Political parties and leaders Brazilian Communist Party or PCB [Ivan Martins PINHEIRO]
Brazilian Democratic Movement Party or PMDB [Valdir RAUPP, acting]
Brazilian Labor Party or PTB [Benito GAMA, acting]
Brazilian Renewal Labor Party or PRTB [Jose Levy FIDELIX da Cruz]
Brazilian Republican Party or PRB [Marcos Antonio PEREIRA]
Brazilian Social Democracy Party or PSDB [Sergio GUERRA]
Brazilian Socialist Party or PSB [Eduardo CAMPOS]
Christian Labor Party or PTC [Daniel TOURINHO]
Christian Social Democratic Party or PSDC [Jose Maria EYMAEL]
Communist Party of Brazil or PCdoB [Jose Renato RABELO]
Democratic Labor Party or PDT [Carlos Roberto LUPI]
the Democrats or DEM [Jose AGRIPINO] (formerly Liberal Front Party or PFL)
Free Homeland Party or PPL [Sergio Rubens de Araujo TORRES]
Green Party or PV [Jose Luiz PENNA]
Humanist Party of Solidarity or PHS [Eduardo Machado e Silva RODRIGUES]
Labor Party of Brazil or PTB [Luis Henrique de Oliveira RESENDE]
National Ecologic Party or PEN [Adilson Barroso OLIVEIRA]
National Labor Party or PTN [Jose Masci de ABREU]
National Mobilization Party or PMN [Oscar Noronha FILHO]
Party of the Republic or PR [Alfredo NASCIMENTO]
Popular Socialist Party or PPS [Roberto Joao PEREIRA FREIRE]
Progressive Party or PP [Francisco DORNELLES]
Progressive Republican Party or PRP [Ovasco Roma Altimari RESENDE]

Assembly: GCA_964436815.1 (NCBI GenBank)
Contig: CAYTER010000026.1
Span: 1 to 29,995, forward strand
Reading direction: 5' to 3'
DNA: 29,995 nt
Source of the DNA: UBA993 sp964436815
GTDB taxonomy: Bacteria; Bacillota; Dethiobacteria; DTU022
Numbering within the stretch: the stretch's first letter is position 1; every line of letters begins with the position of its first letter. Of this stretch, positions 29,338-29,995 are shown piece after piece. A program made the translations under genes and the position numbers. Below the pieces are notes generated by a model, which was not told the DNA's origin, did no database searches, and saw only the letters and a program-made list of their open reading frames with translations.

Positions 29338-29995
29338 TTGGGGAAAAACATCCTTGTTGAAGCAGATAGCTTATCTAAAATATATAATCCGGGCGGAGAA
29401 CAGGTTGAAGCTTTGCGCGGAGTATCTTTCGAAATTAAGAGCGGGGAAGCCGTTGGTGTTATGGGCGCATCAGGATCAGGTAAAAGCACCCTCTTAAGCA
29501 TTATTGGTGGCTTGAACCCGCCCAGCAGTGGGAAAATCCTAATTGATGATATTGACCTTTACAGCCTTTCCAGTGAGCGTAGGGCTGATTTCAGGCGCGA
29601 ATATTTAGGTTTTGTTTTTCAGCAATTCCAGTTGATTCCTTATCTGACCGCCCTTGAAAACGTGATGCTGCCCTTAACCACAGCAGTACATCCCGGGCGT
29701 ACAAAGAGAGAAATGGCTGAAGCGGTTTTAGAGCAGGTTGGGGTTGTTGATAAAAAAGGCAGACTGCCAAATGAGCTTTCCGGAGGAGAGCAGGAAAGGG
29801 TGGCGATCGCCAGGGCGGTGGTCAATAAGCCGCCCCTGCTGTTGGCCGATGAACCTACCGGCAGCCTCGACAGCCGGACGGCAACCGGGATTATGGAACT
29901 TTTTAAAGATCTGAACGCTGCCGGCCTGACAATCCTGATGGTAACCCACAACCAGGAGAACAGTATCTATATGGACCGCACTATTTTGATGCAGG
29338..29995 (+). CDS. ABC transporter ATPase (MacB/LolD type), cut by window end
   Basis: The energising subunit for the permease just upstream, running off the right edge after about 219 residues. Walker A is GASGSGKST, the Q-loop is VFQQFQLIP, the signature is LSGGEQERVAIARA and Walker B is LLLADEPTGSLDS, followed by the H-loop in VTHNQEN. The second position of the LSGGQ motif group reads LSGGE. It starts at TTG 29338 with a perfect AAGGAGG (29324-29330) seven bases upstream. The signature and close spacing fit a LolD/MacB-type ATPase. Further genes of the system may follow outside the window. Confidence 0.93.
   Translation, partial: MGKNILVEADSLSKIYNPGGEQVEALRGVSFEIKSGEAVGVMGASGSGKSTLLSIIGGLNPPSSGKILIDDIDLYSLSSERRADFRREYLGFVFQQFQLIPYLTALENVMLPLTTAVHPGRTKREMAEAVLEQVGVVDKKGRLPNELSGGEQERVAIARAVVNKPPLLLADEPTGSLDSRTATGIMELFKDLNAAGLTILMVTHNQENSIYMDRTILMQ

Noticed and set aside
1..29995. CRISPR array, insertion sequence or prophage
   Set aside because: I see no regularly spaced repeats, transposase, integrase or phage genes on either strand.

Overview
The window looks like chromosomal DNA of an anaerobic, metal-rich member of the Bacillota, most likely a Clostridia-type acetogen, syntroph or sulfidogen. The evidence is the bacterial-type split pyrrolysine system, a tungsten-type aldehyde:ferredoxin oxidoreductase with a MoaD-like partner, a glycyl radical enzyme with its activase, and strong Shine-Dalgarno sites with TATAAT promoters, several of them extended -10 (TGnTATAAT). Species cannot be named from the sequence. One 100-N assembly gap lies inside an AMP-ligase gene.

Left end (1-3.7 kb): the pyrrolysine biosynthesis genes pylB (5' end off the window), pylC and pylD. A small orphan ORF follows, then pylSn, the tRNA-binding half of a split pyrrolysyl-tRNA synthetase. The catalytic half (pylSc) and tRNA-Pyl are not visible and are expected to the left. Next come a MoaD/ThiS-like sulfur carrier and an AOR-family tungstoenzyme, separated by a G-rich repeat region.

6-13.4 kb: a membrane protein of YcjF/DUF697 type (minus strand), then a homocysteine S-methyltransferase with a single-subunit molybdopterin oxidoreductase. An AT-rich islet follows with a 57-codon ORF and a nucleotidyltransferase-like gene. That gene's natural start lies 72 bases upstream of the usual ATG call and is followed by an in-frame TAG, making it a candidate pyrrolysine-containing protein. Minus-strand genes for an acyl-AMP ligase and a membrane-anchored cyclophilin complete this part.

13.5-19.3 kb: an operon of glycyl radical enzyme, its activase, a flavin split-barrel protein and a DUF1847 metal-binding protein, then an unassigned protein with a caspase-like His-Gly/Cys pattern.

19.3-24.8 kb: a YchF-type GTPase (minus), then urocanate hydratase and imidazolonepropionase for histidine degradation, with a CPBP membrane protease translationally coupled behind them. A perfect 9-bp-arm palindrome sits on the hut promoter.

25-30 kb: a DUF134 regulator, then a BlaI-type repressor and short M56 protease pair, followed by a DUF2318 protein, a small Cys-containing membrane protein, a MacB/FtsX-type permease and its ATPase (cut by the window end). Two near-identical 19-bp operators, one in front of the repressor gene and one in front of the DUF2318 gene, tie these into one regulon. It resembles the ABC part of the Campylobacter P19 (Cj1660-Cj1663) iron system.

Social Christian Party or PSC [Vitor Jorge Abdala NOSSEIS]
Social Democratic Party (Partido Social Democratico) or PSD [Gilberto KASSAB]
Social Liberal Party or PSL [Luciano Caldas BIVAR]
Socialism and Freedom Party (Partido Socialismo e Liberdade) or PSOL [Ivan VALENTE]
United Socialist Workers' Party or PSTU [Jose Maria DE ALMEIDA]
Workers' Cause Party or PCO [Rui Costa PIMENTA]
Workers' Party or PT [Rui FALCAO]
2013
Political pressure groups and leaders Landless Workers' Movement or MST
other: industrial federations; labor unions and federations; large farmers' associations; religious groups including evangelical Christian churches and the Catholic Church
2013
Suffrage voluntary between 16 to under 18 years of age and over 70; compulsory 18 to 70 years of age 2013

SOURCES: CIA World Factbooks 18 December 2003 to 28 March 2011; CIA World Factbooks 2010, 2011, 2012, 2013

Citation

"Brazil Government Stats", NationMaster. Retrieved from http://www.nationmaster.com/country-info/profiles/Brazil/Government

2

Brazil has a bicameral governing body made up of the Federal Senate (Upper Chamber) and Lower Chamber of Deputies. The nation’s president is elected to a four-year term. He or she is eligible to serve for one more tenure. There are 81 senators who are elected for eight years while the 513 deputies are elected for only four years. The country is divided into 26 states and one federal district (Brasília) with each state having a governor and legislature.